UKRAINE'S ORANGE BLUES - BACK IN THE USSR

26.08.15


WORLD AFFAIRS.  By now you know that a Russian military kangaroo court sentenced Ukrainian film director Oleh Sentsov and Ukrainian civic activist Oleksandr Kolchenko to, respectively, 20 and 10 years imprisonment on trumped-up charges of terrorism. Amnesty International and other human rights groups immediately responded with protests, while Amnesty’s press secretary in Ukraine compared the trial to Stalinist show trials.

I hate to quibble, but the more accurate comparison is with the Soviet trials of dissidents in the 1960s–1980s. Stalinist trials might entail final statements by the accused, but they were invariably pathetic admissions of guilt. Not so in the Brezhnev era, when dissidents concluded their trials with eloquent appeals for justice and human rights.

So, too, in the Sentsov-Kolchenko case. Sentsov’s final remarks are worth reading:

He begins by questioning the legitimacy of the court and, thus, of the trial:

Like [Kolchenko], I am not going to ask for anything from you—to expect consideration here, well, everyone understands that. ... A court of occupiers by definition cannot be just.

Then, like all Soviet dissidents, he denounces conformity and the willingness to adapt to evil:

Cowardice is the main and the worst sin on Earth. Betrayal is a personal form of cowardice. … All of your propaganda is working excellently. Most of the Russian population believes what they are saying: Putin is great. There are fascists in Ukraine. Russia is never wrong. There are enemies everywhere. … But I also understand that there are people who are smarter—such as you, for instance, here—who support the government. You perfectly well understand that there are no fascists in Ukraine. That Crimea was annexed illegally. That your troops are fighting in Donbas. … These are facts that are on the surface. … the troubadours of your regime … know everything as it is, but they continue to lie. Just as you continue your work, finding some sort of rationalization within yourself. Probably, they also rationalize to themselves: “We have to feed our children; we have to do something.” But, guys, what is the point of raising another generation of slaves?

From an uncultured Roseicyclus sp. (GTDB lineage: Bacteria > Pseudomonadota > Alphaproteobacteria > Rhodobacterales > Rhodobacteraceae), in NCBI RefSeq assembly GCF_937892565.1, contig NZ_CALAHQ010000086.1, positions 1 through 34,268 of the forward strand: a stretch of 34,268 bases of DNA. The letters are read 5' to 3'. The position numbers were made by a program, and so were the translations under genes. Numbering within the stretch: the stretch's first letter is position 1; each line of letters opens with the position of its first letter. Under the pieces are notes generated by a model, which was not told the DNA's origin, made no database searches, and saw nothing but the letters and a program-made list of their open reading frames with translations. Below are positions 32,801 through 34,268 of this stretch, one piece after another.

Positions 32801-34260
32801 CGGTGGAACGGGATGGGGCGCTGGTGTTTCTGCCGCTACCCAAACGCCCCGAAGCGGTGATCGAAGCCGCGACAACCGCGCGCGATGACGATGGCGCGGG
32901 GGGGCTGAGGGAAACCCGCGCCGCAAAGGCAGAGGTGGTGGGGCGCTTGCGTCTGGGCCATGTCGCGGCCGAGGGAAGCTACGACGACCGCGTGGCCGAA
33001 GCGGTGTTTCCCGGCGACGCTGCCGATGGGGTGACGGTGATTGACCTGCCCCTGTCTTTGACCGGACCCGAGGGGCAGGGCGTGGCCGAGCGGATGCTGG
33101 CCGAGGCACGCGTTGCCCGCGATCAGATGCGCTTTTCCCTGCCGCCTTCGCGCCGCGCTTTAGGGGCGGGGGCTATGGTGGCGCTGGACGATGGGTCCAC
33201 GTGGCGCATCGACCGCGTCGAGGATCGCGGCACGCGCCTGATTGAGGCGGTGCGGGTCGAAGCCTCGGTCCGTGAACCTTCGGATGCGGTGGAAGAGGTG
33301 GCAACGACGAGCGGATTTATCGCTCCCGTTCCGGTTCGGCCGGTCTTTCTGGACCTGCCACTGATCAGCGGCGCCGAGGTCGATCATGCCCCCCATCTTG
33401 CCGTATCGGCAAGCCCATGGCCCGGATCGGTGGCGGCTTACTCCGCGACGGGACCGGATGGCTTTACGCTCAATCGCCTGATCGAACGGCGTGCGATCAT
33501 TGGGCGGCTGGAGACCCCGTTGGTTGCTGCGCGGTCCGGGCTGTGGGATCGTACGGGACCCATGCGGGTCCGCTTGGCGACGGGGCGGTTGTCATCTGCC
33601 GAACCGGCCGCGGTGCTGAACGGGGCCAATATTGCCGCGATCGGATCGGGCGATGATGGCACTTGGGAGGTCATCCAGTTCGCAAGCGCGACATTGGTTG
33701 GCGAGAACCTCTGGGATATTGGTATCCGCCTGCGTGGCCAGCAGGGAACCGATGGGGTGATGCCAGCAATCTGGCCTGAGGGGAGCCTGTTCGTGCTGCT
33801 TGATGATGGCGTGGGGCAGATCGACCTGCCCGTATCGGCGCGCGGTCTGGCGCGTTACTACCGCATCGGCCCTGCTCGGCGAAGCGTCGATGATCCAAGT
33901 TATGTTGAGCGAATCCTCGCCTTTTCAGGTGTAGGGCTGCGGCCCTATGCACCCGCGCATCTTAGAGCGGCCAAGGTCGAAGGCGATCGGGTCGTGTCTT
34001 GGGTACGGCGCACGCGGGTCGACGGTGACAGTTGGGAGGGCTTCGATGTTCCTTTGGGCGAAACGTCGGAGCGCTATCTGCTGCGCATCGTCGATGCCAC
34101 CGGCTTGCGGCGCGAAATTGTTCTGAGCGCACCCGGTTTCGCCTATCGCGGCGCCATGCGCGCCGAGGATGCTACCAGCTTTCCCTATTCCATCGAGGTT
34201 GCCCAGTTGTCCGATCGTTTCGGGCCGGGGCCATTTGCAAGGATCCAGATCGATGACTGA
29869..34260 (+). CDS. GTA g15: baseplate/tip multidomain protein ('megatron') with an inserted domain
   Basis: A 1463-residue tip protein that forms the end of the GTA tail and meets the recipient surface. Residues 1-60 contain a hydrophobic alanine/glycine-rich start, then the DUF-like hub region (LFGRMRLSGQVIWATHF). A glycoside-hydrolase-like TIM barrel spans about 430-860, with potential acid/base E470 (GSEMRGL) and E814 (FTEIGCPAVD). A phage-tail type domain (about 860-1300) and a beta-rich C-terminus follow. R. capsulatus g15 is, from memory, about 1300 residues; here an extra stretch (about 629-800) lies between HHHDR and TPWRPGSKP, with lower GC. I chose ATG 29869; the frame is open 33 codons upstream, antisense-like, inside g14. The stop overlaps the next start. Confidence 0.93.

Finally, Sentsov concludes by emphasizing the central dissident leitmotif—the importance of moral courage:

But besides all these people, there is yet another part of the Russian population that knows perfectly well what is going on. That does not believe in the tales of your agitprop. That understands what is happening in the world—what horrible crimes your leadership is committing. But these people are afraid of something. They think that nothing can be changed. That everything will continue as it is. That the system cannot be broken. That they are alone. That there are few of us. That we will all be thrown into prison. That they will kill us, destroy us. And they sit quietly as mice in their holes.

We [Ukrainians] also had a criminal regime, but we came out against it. They didn’t want to listen to us: we beat on trash cans. They didn’t want to see us: we set tires on fire. In the end, we won. The same thing will happen with you, sooner or later. I don’t know what form it will take and I don’t wish to see anyone suffer. I simply wish for you to no longer be governed by criminals. …

Why imprison filmmakers and civic activists? Like the Brezhnev regime, the Putin regime is making a point: that it controls the public space and that it can punish whomever it wants to on whichever charges it wants.

In fact, the Putin regime is doing the exact opposite: establishing its moral and political equivalence with the Brezhnev regime.

Regimes that imprison filmmakers to 20 years are manifestly evil, illegitimate, and weak.

They are evil, because only evil regimes apply disproportionate punishment to the innocent.

They are illegitimate, because only illegitimate regimes believe that repressing the weak makes them look impressive.

And they are weak, because only weak regimes fear free speech and civic courage.

Sentsov and Kolchenko’s fate is tragic, but, as they surely know, they’ll survive and eventually emerge as heroes.

Not so Putin’s criminal regime, which, like Brezhnev’s, will end up on the ash heap of history.

 

Alexander J. Motyl's blog

 

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